shows the mean absolute error for rental price prediction and its corresponding standard deviation over 10 runs for the New York City and Los Angeles datasets. The results indicate that: 1) The
DSPL method outperforms all the other methods for all the different corruption settings except when the corruption ratio is less than 30%, and consistently produced with the most stable results (smallest standard deviation). 2) Although the DRLR method performs the best when the corruption ratio is less than 30%, the results of all the methods are very close. Moreover, as the corruption ratio rises, the error for DRLR increases dramatically. 3) SPL has a very competitive performance for all the corruption settings but is still around 12% worse than the new DSPL method proposed here, which indicates that considering the data integrally produces a better performance than can be achieved by breaking up the data into batches and treating them separately.6 Conclusion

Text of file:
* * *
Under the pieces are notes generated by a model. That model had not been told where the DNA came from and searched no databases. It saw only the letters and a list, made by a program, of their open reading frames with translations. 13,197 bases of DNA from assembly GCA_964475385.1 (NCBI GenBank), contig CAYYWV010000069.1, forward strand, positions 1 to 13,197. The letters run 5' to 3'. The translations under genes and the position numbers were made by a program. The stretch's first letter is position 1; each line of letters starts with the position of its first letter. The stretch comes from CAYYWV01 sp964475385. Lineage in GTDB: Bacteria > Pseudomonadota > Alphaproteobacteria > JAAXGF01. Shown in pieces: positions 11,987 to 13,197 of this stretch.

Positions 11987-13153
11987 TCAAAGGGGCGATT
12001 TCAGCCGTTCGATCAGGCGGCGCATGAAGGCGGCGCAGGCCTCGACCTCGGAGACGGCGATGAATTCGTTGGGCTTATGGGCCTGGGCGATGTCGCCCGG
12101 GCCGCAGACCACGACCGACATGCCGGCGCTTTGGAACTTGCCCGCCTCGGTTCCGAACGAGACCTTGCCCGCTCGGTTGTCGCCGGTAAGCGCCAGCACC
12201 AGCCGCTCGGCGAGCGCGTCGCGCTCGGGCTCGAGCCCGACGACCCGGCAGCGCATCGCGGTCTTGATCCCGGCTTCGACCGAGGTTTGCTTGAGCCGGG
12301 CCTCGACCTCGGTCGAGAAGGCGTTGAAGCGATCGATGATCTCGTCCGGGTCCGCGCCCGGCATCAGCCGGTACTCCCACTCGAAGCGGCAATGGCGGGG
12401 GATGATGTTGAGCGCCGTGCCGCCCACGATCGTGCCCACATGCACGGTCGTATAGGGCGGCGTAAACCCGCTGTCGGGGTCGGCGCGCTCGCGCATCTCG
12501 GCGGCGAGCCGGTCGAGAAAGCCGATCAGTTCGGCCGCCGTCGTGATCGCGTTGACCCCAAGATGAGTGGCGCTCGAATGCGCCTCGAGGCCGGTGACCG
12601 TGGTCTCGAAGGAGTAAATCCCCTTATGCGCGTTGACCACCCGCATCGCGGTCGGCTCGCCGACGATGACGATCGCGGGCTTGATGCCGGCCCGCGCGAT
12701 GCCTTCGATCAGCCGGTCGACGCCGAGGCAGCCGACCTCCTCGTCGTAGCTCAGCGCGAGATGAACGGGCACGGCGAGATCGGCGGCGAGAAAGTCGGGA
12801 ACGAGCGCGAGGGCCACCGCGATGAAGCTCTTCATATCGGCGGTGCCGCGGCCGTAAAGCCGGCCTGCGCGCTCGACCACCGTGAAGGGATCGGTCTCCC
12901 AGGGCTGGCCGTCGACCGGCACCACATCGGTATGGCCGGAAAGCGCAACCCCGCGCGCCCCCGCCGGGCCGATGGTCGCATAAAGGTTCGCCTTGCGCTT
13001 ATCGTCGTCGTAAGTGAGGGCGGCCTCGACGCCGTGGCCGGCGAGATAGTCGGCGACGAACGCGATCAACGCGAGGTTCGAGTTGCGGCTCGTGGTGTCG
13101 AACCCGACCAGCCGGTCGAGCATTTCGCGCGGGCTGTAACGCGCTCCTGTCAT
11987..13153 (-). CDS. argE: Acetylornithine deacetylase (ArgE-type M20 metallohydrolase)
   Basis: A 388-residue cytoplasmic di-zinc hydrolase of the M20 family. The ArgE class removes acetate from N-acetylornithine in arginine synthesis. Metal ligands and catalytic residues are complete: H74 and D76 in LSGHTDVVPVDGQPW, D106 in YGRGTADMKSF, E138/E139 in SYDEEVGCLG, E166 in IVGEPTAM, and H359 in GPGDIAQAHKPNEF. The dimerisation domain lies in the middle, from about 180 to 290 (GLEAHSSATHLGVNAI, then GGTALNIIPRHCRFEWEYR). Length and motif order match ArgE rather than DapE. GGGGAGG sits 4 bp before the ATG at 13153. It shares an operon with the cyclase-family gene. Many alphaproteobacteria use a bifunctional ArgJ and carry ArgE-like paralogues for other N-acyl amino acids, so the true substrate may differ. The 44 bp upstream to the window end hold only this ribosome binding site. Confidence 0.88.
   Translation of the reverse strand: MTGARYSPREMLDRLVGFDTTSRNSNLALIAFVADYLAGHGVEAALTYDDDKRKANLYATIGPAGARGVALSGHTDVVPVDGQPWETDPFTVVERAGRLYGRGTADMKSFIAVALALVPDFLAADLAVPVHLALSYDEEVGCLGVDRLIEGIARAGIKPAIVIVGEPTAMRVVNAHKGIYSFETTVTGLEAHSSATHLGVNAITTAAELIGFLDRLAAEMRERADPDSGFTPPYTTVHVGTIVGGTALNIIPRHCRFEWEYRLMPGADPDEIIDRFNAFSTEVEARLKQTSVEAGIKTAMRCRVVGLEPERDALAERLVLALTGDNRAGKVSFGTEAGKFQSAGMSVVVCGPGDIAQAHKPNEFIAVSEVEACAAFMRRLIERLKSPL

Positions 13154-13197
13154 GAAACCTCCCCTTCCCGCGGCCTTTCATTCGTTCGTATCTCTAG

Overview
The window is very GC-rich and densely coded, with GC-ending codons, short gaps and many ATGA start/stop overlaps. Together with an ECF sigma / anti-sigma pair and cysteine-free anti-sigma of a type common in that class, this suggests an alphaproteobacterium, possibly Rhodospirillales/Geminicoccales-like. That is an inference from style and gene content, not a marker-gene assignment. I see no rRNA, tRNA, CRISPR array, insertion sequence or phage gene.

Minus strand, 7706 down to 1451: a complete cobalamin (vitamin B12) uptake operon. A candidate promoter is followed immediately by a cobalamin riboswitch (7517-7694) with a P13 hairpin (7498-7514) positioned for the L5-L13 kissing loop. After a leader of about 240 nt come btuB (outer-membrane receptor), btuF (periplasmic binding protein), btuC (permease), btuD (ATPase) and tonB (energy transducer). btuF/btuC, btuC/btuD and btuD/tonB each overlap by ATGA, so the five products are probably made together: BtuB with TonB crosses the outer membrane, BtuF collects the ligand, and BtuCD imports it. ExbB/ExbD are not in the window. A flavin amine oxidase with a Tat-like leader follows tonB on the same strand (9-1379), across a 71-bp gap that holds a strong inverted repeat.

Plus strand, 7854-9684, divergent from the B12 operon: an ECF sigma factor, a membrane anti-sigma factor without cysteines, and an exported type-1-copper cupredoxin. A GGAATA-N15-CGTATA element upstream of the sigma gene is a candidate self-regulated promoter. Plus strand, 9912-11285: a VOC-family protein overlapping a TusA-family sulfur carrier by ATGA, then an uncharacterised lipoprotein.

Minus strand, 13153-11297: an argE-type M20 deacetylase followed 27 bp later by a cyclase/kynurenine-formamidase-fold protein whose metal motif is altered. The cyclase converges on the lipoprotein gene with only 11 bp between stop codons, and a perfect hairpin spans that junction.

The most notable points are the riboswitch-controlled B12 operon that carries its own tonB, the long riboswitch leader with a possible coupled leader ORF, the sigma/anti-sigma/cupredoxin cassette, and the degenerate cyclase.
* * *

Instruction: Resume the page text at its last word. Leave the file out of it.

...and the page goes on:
In this paper, a distributed selfpaced learning algorithm (DSPL) is proposed to extend the traditional SPL algorithm to its distributed version for large scale datasets. To achieve this, we reformulated the original SPL problem into a distributed setting and optimized the problem of treating different minibatches in parallel based on consensus ADMM. We also proved that our algorithm can be convergent under mild assumptions. Extensive experiments on both synthetic data and realworld rental price data demonstrated that the proposed algorithms are very effective, outperforming the other comparable methods over a range of different data settings.